Although a prison work crew constructed a humble ring levee around his home, it wasn’t enough to keep the water — or the dangerous wildlife — out. Jones recalled sitting atop the sandbags with a shotgun, picking off water moccasins threatening his home.
Jones recalled two of many difficult decisions during the 2019 flood: sending his daughter to stay with his wife, who had evacuated already, and staying behind to defend his property while his son was away at Belhaven University in Jackson.
“I didn’t fail. I did my best. I didn’t let them get hurt and I sent them all away,” he said. “I couldn’t say, ‘You’re not going to college, son. You’ve got to stay here and help me pump the water.’ So daddy stayed behind. I did as much as I could do, but I was going to make sure my children had their education.”
Jones’s son and wife are now both graduates of Belhaven, and his daughter is a graduate of Hinds Community College.
While Jones did his best to defend their home on his own, Jones’s son was with him the night the water came for them. Already waking up at all hours of the night to bail water back over the ring levee, the pair had to escape.
“Once that water starts coming in, you can’t stop it,” he said. “I was fighting, trying to save our home. But the water was coming in our house, and we had to get out of there.”
They worked quickly, he said, because they feared being electrocuted when the water reached the electrical outlets.
When the water did recede, Jones said he had every intention to return home. However, a conversation with Issaquena County officials changed his mind.
“They had to really come and talk to me. They said, ‘Anderson, you just can’t go back in there and wash it up. The mildew has gone up the wall and you will have to tear it out.'” he said. “They told me, ‘You can’t stay in there, because it’ll kill you.’ I said to myself, I can’t kill my family through that. I couldn’t take that chance with my children, my wife.”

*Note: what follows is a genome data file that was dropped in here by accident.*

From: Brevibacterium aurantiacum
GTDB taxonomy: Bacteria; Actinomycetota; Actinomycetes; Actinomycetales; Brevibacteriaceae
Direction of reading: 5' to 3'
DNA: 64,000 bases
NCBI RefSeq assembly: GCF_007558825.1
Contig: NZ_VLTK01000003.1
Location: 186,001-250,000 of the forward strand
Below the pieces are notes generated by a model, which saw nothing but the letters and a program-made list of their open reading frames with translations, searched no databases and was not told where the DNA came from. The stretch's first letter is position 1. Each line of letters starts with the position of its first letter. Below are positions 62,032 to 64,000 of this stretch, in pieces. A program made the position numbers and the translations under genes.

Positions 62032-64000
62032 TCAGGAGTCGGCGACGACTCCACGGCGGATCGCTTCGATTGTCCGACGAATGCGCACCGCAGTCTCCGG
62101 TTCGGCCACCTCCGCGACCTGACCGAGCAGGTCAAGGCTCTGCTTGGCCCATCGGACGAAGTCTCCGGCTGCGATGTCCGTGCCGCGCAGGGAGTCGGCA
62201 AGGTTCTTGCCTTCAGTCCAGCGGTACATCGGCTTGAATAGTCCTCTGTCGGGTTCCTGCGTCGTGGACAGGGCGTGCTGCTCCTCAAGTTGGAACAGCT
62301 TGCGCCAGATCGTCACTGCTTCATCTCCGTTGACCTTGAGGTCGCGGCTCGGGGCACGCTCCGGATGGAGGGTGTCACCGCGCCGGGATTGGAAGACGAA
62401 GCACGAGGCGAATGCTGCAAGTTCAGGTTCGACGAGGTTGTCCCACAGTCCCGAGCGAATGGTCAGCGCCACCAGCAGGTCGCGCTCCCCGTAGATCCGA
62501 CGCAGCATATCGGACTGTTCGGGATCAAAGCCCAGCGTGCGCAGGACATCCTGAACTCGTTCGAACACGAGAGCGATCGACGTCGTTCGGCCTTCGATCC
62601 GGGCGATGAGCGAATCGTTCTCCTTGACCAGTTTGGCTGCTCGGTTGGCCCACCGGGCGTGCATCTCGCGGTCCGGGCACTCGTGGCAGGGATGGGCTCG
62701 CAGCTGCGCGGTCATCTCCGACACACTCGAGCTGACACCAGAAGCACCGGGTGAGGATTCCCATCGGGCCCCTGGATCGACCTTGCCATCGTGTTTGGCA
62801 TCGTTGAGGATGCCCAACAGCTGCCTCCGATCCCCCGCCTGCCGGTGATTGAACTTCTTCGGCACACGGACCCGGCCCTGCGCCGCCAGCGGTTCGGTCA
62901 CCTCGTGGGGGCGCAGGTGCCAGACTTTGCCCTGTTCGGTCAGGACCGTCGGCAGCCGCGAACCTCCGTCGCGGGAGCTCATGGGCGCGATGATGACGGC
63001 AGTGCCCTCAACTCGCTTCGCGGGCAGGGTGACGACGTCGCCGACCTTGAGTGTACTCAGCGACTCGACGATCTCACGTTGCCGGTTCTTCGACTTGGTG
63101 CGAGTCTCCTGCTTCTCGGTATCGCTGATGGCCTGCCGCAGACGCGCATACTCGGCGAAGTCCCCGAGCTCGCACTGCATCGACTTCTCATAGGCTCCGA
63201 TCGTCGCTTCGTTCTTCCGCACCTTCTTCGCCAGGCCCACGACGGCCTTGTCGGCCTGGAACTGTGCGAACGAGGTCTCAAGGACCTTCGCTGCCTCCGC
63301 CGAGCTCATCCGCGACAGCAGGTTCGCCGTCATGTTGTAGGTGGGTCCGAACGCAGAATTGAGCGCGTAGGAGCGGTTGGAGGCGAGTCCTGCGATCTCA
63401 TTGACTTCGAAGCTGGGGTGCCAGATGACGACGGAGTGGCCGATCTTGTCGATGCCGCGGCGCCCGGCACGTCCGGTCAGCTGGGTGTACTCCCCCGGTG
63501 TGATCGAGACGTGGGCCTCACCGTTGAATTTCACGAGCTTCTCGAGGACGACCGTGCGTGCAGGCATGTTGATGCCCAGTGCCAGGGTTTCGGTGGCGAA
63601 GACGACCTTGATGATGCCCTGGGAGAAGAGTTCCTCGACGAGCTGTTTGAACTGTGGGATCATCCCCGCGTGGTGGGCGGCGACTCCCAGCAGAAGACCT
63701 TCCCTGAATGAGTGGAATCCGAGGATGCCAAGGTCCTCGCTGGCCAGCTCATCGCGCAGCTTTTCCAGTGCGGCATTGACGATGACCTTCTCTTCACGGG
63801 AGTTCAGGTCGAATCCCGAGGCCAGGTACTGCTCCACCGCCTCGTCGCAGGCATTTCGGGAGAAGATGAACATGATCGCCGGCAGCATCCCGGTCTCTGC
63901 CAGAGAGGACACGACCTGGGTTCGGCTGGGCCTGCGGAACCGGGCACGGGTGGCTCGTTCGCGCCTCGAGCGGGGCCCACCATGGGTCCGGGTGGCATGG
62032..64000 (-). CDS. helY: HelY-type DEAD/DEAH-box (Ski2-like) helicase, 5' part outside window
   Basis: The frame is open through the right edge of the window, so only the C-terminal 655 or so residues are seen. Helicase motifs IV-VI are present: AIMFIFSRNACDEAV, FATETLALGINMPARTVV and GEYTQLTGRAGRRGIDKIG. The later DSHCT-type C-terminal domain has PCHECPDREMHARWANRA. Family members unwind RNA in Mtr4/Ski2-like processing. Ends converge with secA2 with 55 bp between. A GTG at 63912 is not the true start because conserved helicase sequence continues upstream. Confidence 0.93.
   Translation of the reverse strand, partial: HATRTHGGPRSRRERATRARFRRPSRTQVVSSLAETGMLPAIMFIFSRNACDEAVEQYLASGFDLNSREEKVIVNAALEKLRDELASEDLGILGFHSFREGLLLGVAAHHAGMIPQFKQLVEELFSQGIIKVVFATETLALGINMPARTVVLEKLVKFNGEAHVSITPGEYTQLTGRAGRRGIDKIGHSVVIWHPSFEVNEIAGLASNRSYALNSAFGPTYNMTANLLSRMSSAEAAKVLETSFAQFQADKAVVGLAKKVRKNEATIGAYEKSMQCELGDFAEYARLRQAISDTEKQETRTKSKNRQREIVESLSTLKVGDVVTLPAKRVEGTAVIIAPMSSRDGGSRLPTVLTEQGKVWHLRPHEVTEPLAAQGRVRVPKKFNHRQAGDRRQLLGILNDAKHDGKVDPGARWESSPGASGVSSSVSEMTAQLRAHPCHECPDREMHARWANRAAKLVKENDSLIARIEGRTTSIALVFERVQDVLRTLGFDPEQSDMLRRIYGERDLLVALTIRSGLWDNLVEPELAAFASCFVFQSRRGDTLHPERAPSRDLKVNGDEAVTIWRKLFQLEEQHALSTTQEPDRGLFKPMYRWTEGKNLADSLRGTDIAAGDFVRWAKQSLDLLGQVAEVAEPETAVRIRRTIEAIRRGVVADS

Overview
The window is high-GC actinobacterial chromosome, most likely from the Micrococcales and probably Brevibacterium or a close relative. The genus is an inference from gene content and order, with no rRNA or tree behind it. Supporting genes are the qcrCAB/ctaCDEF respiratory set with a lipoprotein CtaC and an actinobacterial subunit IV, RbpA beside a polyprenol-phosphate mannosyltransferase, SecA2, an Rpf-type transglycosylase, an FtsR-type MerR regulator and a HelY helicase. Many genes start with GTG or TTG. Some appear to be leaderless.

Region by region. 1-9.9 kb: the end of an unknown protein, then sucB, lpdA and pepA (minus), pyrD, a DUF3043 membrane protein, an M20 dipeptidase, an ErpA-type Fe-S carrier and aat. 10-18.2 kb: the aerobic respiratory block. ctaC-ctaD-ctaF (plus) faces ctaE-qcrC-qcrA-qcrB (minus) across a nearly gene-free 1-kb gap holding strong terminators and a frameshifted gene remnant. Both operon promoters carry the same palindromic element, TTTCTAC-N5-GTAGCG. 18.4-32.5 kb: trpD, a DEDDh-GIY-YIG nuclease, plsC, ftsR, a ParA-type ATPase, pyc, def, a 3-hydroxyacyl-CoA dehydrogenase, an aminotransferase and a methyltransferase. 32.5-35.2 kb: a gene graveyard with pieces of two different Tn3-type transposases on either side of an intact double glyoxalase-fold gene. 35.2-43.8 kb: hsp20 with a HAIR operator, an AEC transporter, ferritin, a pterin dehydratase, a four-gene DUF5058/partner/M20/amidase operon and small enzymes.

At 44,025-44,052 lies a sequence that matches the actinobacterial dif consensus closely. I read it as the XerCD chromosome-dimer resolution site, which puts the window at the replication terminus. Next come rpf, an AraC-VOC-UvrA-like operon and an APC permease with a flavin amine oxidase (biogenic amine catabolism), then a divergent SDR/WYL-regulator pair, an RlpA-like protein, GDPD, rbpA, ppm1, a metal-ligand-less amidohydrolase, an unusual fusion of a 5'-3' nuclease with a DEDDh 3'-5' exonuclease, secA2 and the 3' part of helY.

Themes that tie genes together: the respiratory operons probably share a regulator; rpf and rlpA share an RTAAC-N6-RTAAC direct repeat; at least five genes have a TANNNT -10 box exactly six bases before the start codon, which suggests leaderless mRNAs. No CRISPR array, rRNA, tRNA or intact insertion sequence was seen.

They stripped the house down to its studs. That was more than three years ago, and it’s still empty.
“I’ve had some people who said, ‘I wouldn’t go back,’ but they haven’t gone through this right here,” Jones said. “If what you had was all you had and that’s what you’re thanking God for, you wouldn’t say that.”
Jones and his family have lived for the last three years in an apartment in Vicksburg, anxiously awaiting the day when they can return home to Fitler.
He’s told his story to state and federal legislators, in a Mississippi Levee Board advertisement and even to current EPA Administrator Michael Regan. Nearly three-quarters of his life has been spent fighting the floodwaters and asking for relief.
“I’ve been going through this for 49 years, and we need some relief,” he said. “I don’t know why (the government) won’t try to see what we’re going through.”
Jones said he’s worn out two cars driving back and forth to check on his property. The one he’s driving now has racked up 458,000 miles, many from trips to the homeplace.
“But that’s my home,” he said on Aug. 24. “And I’ll be there until God calls me home.”
If you or someone you know is a South Delta resident impacted by the Yazoo Backwater Floods, email The Vicksburg Post’s Managing Editor at email@example.com to share your story.